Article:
Honda opened its second car manufacturing factory in Indonesia this month, and Datsun is set to follow suit in April.
Toyota is also looking at expanding production in Indonesia, officials say, as ongoing political uncertainty in Thailand sees businesses and investors look elsewhere in the region.
Indonesian officials have made no secret that they want to compete with Thailand for a large slice of the region's vehicle production.
Recent developments in Thailand could boost their efforts to woo big names to invest more in South-east Asia's largest economy, where car ownership remains relatively low but is set to rise in the coming decade.
"We're improving our physical infrastructure, and have had good economic growth and political stability," said Mr Budi Darmadi, director-general for high-technology priority industries, at Indonesia's Industry Ministry.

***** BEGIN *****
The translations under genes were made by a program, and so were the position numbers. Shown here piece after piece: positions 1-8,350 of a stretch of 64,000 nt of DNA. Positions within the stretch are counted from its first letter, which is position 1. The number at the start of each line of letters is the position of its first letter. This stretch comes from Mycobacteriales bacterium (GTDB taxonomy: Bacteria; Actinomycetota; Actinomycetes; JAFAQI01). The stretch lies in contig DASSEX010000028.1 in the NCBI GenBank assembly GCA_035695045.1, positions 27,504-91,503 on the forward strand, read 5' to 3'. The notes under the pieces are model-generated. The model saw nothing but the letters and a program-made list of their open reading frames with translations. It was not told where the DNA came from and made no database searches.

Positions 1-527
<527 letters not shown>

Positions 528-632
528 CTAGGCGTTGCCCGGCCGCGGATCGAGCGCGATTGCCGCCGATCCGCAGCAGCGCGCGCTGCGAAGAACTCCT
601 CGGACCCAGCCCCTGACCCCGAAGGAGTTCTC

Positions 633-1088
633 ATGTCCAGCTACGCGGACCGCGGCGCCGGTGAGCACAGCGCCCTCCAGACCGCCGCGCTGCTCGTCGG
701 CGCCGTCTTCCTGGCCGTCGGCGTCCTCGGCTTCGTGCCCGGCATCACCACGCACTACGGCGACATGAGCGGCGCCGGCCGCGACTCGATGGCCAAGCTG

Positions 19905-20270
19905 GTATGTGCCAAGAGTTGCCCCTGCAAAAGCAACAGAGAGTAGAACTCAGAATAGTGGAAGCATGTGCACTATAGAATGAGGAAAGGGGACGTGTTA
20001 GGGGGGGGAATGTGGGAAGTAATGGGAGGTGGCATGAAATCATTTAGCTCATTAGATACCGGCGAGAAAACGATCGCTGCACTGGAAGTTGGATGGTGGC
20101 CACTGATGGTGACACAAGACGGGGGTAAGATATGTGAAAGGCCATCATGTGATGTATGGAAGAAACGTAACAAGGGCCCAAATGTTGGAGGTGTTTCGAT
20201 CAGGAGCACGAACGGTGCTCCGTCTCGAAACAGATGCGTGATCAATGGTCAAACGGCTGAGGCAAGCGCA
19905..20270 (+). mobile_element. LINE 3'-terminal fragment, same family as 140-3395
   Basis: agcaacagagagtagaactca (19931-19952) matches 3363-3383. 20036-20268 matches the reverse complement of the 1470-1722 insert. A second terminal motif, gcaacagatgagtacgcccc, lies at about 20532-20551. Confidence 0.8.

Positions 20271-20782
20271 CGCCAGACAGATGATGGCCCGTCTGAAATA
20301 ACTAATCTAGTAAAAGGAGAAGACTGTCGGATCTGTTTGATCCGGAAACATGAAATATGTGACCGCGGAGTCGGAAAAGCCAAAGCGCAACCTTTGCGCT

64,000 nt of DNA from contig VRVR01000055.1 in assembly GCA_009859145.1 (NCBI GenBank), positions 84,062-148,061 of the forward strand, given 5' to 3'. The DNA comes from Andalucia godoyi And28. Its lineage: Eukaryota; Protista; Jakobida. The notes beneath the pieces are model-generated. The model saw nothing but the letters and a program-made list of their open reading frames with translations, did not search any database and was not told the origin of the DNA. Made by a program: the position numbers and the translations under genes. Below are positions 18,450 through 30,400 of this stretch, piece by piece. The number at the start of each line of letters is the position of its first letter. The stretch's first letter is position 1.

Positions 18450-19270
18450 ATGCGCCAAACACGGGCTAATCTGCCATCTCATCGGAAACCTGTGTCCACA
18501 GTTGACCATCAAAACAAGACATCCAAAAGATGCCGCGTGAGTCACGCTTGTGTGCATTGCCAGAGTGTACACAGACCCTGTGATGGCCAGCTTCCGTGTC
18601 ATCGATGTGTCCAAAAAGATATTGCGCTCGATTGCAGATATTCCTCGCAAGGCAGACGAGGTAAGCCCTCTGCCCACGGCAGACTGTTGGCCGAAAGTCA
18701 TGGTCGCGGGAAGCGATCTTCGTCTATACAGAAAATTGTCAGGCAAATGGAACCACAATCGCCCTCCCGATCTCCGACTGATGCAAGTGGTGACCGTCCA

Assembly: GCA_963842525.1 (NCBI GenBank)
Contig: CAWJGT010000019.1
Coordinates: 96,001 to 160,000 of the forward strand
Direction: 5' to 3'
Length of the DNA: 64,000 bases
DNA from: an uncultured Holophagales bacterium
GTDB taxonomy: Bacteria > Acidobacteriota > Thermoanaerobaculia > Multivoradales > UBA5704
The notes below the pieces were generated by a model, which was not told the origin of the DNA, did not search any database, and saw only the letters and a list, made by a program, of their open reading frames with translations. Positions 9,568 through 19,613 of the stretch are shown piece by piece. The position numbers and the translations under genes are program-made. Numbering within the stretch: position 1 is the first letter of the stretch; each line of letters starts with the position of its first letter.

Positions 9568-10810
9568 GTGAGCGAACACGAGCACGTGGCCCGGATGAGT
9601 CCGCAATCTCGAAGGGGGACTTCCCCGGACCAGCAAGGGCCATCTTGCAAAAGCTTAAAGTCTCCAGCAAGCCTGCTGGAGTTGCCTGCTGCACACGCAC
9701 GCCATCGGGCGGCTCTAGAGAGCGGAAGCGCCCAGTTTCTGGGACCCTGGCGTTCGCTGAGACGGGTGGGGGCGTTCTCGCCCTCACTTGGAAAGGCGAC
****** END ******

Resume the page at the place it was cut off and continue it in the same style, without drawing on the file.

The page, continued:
"Consumer spending power is increasing, and there is a more skilled labour force. All this has attracted investors," he told The Straits Times.
He said Indonesia is ready to help accommodate new investments, citing recent tax incentives, the growth of supporting car component industries and a second terminal dedicated to handling vehicle cargo in North Jakarta that will help exports, slated for operations later this year.
This week, Bloomberg news agency reported that foreign investors had withdrawn some US$3 billion (S$3.8 billion) from Thai stocks since protests began three months ago, and put US$190 million into Indonesian shares this year.
Malaysia, too, has moved to compete with Thailand for investments in the car industry. Two weeks ago, it eased restrictions on foreign carmakers by allowing all hybrid and electric passenger vehicles to be produced in the country.